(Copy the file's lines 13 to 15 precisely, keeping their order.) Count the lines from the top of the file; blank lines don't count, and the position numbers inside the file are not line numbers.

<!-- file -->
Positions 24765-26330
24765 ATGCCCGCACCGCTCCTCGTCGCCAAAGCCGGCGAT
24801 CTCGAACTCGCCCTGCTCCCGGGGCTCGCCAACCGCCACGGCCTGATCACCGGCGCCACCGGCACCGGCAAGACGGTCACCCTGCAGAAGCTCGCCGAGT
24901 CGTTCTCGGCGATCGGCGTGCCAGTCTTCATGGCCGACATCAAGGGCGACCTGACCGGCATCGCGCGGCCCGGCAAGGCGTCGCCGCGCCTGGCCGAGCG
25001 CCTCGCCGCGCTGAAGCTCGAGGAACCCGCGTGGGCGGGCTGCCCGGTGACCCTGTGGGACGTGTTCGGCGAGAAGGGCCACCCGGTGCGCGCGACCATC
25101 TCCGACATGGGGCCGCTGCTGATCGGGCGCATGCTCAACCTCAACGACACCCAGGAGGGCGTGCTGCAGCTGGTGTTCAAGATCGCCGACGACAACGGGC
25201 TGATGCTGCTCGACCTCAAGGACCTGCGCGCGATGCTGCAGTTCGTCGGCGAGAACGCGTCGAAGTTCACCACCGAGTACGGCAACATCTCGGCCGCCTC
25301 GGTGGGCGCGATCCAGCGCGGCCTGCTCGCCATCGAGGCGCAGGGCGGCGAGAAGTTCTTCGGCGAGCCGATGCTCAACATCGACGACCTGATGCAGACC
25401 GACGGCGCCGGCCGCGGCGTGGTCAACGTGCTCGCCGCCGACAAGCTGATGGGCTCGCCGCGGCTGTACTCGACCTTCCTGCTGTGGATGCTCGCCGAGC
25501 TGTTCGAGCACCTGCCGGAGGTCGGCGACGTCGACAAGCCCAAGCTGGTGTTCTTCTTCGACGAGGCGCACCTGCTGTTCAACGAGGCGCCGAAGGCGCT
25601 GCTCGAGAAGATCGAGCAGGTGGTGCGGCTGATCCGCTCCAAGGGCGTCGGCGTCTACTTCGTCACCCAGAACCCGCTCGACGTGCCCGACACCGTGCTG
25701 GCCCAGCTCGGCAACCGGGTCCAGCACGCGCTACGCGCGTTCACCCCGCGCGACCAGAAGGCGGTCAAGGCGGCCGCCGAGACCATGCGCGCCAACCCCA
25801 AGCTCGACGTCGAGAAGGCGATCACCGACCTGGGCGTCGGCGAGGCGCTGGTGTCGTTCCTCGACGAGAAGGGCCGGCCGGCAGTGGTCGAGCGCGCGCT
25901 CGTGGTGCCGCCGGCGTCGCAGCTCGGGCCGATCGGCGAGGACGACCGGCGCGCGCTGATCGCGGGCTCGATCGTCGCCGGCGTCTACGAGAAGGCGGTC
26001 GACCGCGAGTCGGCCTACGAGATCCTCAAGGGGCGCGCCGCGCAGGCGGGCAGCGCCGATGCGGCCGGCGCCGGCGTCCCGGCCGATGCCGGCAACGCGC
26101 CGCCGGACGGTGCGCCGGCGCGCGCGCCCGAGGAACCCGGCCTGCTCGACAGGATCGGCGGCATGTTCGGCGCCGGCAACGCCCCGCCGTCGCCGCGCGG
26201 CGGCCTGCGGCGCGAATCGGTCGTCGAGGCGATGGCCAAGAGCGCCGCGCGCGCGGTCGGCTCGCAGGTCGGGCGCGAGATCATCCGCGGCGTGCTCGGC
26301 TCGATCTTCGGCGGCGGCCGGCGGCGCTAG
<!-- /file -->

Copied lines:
25801 AGCTCGACGTCGAGAAGGCGATCACCGACCTGGGCGTCGGCGAGGCGCTGGTGTCGTTCCTCGACGAGAAGGGCCGGCCGGCAGTGGTCGAGCGCGCGCT
25901 CGTGGTGCCGCCGGCGTCGCAGCTCGGGCCGATCGGCGAGGACGACCGGCGCGCGCTGATCGCGGGCTCGATCGTCGCCGGCGTCTACGAGAAGGCGGTC
26001 GACCGCGAGTCGGCCTACGAGATCCTCAAGGGGCGCGCCGCGCAGGCGGGCAGCGCCGATGCGGCCGGCGCCGGCGTCCCGGCCGATGCCGGCAACGCGC